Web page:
We got up, ate our English breakfasts, and took the Tube to Blackfriars, so called because of the black friars there at one time (surprisingly enough). We crossed the Millenium Bridge, commissioned from Norman Foster by Queen Elizabeth II. It was the first new bridge to cross the Thames in more than a hundred years. At its gala opening ceremony, so many people stood on it that it started wobbling! They had to close it for expensive structural re-engineering, but it re-opened in 2002.
The Tate Modern Museum was built like a warehouse, which is not surprising, given that it began life as the Bankside Power Station. It was remodelled into a museum for the millenium by the Swiss architects Herzog & De Meuron. The floors are arranged by themes rather than chronologically, as befits the increasingly scrambled, conceptual nature of modern art. The themes are History/Memory/Society, Nude/Action/Body, Landscape/Matter/Environment, and Still Life/Object/Real Life. At the Tate Modern museum, we saw amazing works of art by: Henri Matisse, Pablo Picasso, George Bracques, Pierre Bonnard, Eduard Vuillard, Salvador Dali, Man Ray, Cornelia Parker, Paul Cezanne, Richard Deacon, Claes Oldenburg, Robert Smithson, Piet Mondrian, Laszlo Moholy-Nagy, Robert Therrien, Roy Lichtenstein, Naum Gabo, Andy Warhol, Bridget Reilly, Frank Stella, Clyfford Stills, Alberto Giacometti, Eric Gill, Cy Twombly, Arshile Gorky, Marcel Duchamp, Mark Rothko, Anselm Kiefer, Joseph Beuys, Mark Dion, Bruce Nauman, Jackson Pollock, Roni Horn, Blinky Palermo, Sonia Boyce, and Thomas Struth... and one Monet!
We walked to Shakespeare's Globe Theater and saw the reconstructed playhouse with its thatch roof, timber-framed walls, and the fantastic new front gates. The original Globe was built in 1599. It burned to the ground in 1613, but it was immediately rebuilt, lasting until the Puritans, who thought that theaters were sinful, closed it down in 1642. The American actor and director Sam Wanamaker dedicated himself to rebuilding the Globe Theater exactly as it was, completing the project in 1997. The new theater has one important change, though: the authentic thatch roof has an inauthentic sprinkler system to prevent a repeat of 1613. Each symbol on the new gates represents one of Shakespeare's plays. Unfortunately, our schedule did not permit us to see a play there. However, we did watch “The Taming of the Shrew” performed by the Royal Shakespeare Company in Stratford. We also passed the house where Sir Christopher Wren lived.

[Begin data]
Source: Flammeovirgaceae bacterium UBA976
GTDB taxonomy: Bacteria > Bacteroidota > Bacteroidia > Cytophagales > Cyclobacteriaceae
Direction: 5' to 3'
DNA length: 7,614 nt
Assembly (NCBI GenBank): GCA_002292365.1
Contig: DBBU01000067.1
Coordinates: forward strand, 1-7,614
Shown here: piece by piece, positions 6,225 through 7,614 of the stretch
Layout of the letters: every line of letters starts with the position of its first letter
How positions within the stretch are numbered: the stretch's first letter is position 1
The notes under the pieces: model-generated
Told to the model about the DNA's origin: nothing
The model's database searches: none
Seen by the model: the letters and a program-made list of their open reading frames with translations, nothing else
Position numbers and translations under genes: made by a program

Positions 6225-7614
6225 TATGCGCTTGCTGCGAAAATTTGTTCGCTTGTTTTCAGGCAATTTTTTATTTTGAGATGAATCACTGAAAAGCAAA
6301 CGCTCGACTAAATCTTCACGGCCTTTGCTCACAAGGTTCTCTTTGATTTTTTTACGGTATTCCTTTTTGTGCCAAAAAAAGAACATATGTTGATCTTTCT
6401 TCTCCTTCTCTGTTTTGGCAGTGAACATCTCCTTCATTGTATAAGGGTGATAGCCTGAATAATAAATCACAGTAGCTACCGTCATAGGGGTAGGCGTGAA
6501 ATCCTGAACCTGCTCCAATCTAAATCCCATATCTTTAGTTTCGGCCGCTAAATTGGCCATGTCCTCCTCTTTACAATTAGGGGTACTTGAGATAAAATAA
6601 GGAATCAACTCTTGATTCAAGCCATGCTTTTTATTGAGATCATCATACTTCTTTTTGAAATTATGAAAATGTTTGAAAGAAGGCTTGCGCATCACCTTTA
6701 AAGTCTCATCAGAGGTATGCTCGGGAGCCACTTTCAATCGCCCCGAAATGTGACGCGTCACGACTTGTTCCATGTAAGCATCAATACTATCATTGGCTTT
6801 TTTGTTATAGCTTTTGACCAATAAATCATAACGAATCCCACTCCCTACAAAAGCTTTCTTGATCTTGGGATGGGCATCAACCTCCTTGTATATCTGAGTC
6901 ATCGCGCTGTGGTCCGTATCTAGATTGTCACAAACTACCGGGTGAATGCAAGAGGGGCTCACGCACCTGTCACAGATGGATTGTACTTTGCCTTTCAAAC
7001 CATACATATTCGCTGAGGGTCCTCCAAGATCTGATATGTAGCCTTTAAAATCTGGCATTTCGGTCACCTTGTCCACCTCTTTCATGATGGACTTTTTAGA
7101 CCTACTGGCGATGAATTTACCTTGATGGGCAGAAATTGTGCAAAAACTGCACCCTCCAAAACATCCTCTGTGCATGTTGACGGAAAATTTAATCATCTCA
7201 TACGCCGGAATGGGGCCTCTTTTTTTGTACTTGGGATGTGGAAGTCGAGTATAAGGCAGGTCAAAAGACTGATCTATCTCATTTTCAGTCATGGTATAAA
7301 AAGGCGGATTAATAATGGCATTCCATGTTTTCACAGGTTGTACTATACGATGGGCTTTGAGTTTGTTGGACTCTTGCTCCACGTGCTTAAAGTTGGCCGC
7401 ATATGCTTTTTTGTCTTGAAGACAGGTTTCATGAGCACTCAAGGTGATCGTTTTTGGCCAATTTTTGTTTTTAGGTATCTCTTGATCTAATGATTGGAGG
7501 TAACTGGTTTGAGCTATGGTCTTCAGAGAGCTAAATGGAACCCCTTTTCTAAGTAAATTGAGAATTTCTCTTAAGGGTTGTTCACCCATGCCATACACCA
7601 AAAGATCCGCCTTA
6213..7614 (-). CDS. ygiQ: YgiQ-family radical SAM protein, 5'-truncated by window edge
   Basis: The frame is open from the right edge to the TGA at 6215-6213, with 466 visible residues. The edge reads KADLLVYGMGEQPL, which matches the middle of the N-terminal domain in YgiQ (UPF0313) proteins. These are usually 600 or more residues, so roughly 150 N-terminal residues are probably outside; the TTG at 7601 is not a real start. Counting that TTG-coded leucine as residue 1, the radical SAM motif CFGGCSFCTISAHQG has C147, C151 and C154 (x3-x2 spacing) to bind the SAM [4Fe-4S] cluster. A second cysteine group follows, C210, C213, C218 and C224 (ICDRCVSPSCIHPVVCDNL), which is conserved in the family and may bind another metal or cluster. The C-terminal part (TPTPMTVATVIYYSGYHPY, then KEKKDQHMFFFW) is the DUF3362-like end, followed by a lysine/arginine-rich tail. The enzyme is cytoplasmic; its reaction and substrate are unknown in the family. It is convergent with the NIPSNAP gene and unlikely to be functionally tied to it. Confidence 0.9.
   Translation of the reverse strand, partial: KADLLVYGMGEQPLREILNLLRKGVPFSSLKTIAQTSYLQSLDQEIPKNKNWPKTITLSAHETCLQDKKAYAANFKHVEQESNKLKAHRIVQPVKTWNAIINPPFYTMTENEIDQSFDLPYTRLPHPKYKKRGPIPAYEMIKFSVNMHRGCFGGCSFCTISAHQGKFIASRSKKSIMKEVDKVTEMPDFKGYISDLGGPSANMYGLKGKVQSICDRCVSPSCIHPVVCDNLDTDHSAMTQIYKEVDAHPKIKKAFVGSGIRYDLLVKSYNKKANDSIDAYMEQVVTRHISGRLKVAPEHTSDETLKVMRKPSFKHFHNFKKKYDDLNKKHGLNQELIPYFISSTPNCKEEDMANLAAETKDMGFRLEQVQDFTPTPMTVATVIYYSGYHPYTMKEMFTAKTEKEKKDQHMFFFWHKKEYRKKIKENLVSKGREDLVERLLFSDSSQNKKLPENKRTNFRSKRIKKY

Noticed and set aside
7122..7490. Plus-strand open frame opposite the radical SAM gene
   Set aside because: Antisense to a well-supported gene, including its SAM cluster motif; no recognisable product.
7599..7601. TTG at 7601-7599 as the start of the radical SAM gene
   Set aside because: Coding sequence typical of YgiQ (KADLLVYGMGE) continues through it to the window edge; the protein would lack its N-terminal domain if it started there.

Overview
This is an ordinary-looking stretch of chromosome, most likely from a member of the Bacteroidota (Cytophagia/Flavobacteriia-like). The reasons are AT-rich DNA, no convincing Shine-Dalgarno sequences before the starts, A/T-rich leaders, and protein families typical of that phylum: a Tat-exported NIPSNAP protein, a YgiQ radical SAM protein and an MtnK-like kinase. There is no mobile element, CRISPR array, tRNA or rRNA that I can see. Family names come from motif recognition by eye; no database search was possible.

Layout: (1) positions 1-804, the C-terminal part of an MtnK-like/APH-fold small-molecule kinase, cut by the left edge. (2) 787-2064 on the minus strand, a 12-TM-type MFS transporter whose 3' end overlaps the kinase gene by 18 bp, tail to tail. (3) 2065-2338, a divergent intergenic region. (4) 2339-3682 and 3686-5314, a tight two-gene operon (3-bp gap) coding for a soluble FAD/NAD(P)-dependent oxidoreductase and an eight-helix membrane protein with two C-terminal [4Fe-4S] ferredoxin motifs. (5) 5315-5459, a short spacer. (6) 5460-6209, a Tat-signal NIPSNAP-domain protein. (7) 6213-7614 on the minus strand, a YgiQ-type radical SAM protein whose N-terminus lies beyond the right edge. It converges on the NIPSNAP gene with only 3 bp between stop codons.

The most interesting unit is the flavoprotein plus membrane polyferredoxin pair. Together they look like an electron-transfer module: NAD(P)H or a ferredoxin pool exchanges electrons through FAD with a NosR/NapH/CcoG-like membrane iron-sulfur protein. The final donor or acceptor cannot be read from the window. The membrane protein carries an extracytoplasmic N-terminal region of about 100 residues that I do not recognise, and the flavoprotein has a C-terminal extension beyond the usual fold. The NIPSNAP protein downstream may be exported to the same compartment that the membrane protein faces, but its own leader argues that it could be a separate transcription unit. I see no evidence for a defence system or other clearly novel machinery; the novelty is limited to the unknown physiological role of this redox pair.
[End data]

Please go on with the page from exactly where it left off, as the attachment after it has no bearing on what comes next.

We went back over the Millenium bridge to see St. Paul's Cathedral, where the bird-lady in “Mary Poppins” sold her wares. All around the cathedral the saints and apostles looked down... at us! It was designed by Christopher Wren and built between 1675 and 1710. In size, it is second only to St. Peter's in Rome.
If the Smithsonian Museum is America's attic, then the Victoria and Albert Museum is England's basement. Prince Albert left the collection to the city after the Great Exhibition of 1851. At the Victoria and Albert, we saw all sorts of stuff: European furniture and sculpture; Islamic art, including an immense carpet; Chinese, Japanese, and Korean objets d'art; some enormous cast plaster statues and pillars; the British Galleries, which were delightfully air-conditioned and full of furniture, paintings, and even entire reproduced rooms; and tons of clothing and household goods. What an unbelievable accumulation!
Eric tried on a neck ruff, an Inverness cape, and a gauntlet that was surprisingly comfortable. The costume section was very interesting. There were dresses from the 19th and early 20th centuries up to some pretty outlandish modern outfits.
We also saw what may have been King Henry VIII's writing desk!
We ate dinner at the Chimes Restaurant that night. We drank lemonade, ginger beer, English perry, and this dandelion and burdock stuff, as well as lots of “tap water.” “Water” in London means sparkling water. You have to ask for “still” water to get the flat kind. Heather and Eric had orange treacle tart for dessert.